Not all superheroes wear capes - and now we must support carers more than ever - Laura Collins, YEP editor

Carers are the backbone of our society but - at the start of Carers Week - millions more are caring for loved ones during the pandemic
Millions of people make up the unsung army of carers across our country. Credit: GettyMillions of people make up the unsung army of carers across our country. Credit: Getty
Millions of people make up the unsung army of carers across our country. Credit: Getty

My mum is my superhero.

She has a rod of iron running through her core and is one of the strongest women I know.

Every day has been a battle, she’s had to dig deep but she refuses to be a victim of the hand she was dealt.

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Over the last four decades she has selflessly dedicated her entire life to caring for my severely disabled sister.

She relies on my mum for everything from getting dressed, walking across the road, eating and even going to the toilet.

It’s part of our lives and my mum is the glue that keeps our wonderful family together.

Over the last 40 years she has fought tooth and nail to make sure that my sister has the best possible life - and she’s done a remarkable job in doing so.

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But since the pandemic broke out my parents have become a human shield for my sister.

And they won’t be alone.

Carers are the absolute backbone of our society.

They are one of millions of families who are caring around the clock to support their loved ones - often with very little help or recognition.

New figures released today - at the start of Carers Week - show that millions of people across the country have become unpaid carers for loved ones during the coronavirus outbreak.

Around 4.5 million more people are now caring for older, disabled or seriously ill family or friends as a result of the pandemic.

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This is on top of the 9.1 million people who were already caring for loved ones before the crisis erupted.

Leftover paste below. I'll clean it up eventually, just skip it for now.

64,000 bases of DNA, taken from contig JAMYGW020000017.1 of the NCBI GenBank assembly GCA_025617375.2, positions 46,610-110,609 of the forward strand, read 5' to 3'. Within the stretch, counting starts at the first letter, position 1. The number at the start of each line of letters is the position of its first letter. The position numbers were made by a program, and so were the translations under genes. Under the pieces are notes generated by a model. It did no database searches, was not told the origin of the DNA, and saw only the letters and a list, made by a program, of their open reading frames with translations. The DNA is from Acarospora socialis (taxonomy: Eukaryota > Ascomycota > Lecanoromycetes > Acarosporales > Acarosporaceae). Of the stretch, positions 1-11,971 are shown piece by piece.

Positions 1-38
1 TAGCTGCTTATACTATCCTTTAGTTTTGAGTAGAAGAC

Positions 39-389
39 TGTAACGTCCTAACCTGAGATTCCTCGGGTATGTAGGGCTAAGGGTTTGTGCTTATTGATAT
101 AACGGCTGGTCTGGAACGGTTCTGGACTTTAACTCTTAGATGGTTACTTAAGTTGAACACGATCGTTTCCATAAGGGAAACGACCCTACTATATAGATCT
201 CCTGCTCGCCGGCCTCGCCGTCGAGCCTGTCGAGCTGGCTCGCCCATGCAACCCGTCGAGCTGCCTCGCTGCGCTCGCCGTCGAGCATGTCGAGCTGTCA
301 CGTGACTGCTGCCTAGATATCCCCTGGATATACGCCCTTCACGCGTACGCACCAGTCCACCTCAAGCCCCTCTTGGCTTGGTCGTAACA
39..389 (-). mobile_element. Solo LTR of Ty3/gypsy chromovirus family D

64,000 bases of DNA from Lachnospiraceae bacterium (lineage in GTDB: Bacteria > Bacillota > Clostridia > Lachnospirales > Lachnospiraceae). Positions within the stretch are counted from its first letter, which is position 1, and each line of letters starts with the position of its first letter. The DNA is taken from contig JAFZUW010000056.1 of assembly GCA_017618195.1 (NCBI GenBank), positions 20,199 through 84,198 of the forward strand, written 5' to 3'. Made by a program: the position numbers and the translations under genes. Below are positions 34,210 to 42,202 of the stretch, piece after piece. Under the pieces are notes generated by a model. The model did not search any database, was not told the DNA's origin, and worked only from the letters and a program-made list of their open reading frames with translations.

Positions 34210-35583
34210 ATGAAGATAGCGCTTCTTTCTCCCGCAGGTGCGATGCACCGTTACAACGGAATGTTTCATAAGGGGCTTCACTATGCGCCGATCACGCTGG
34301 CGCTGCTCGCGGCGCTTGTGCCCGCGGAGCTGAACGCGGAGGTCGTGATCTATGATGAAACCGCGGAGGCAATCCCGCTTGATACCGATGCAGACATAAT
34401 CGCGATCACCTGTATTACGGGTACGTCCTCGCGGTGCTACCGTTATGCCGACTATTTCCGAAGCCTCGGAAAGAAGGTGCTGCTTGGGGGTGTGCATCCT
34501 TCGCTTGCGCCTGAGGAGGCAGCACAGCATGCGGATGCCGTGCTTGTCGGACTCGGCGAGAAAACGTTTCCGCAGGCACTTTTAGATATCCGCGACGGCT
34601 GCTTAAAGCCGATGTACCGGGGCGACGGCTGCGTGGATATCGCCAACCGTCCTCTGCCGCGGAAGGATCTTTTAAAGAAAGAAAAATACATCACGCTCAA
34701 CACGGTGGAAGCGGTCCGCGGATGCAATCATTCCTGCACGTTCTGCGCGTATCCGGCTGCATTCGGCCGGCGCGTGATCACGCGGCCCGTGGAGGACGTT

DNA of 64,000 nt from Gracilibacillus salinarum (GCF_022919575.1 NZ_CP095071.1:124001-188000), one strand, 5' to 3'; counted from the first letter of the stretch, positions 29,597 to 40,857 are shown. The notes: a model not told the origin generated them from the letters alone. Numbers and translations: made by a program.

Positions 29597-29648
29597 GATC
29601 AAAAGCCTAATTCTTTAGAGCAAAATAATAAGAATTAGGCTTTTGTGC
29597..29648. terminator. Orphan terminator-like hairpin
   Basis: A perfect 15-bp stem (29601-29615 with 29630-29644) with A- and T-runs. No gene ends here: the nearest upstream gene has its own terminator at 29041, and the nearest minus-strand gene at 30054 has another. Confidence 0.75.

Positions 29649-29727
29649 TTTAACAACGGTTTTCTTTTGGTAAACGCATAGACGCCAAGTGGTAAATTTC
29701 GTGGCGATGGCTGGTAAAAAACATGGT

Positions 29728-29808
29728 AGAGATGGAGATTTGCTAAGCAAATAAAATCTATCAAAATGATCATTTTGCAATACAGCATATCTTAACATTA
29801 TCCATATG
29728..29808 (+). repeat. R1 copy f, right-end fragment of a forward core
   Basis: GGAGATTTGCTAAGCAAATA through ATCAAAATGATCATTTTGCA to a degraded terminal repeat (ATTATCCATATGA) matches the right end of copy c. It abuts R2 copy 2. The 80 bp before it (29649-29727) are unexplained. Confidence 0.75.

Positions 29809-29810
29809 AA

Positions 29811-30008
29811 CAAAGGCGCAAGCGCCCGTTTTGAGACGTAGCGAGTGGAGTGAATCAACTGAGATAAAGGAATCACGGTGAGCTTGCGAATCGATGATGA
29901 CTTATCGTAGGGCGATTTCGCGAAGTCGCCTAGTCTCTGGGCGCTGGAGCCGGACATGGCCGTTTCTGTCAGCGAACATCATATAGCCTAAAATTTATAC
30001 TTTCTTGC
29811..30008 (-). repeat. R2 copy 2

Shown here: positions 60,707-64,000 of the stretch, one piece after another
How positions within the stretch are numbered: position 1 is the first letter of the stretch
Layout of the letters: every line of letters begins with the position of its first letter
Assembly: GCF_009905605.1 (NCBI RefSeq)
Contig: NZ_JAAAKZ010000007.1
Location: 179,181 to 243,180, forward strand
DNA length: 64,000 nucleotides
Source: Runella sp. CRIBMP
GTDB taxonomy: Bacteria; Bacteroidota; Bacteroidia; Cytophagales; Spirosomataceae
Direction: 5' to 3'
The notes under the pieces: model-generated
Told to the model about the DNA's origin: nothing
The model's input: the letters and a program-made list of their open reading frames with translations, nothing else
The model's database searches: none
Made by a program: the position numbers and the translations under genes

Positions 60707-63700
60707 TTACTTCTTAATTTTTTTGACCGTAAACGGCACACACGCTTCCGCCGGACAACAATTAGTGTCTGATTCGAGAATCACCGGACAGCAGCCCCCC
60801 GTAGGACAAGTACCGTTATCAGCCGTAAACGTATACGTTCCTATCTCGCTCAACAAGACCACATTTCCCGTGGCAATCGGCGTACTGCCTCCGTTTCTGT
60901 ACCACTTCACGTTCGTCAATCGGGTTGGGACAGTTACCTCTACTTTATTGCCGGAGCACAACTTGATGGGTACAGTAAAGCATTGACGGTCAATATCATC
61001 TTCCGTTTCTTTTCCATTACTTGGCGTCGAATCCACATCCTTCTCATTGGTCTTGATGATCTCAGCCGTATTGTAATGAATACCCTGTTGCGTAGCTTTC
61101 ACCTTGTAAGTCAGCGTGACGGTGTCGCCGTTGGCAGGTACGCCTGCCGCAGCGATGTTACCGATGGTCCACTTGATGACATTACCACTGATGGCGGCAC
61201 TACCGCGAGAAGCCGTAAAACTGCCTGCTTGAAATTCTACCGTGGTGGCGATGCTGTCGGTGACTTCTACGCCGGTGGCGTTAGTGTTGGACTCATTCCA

Six charities supporting Carers Week are now calling on the Government to deliver a plan for social care reform and set out long-term investment in care and support services, to give unpaid carers the opportunity to take breaks and stay in paid work if they want to.

The charities also want an increase in Carer’s Allowance - currently £67.25 a week - and a “one-off coronavirus supplement” in recognition of the role unpaid carers have played in the pandemic and the significant costs associated with caring.

This hidden army of carers are remarkable.

While we think of key workers as being those incredible people manning the frontlines in our communities, we must spare a thought for those exceptional carers who are fighting their own battles out of sight.

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Over the coming weeks the Yorkshire Evening Post is looking to celebrate and recognise those wonderful people across our city who have made such a difference during the crisis as part of our Big Thank You.

And, as part of that, we want to celebrate the wonderful carers who continue to inspire others every day.

It’s a small gesture but one that will mean so much to those who really are our city’s hidden superheroes.

And out of the chaos the pandemic has caused it’s only right that the Government looks at delivering a long-term plan for social care reform.

Surely they owe it to that unsung army of carers - like my dedicated parents.

Not all superheroes wear capes or shout from the rooftops but out of sight shouldn’t mean out of mind.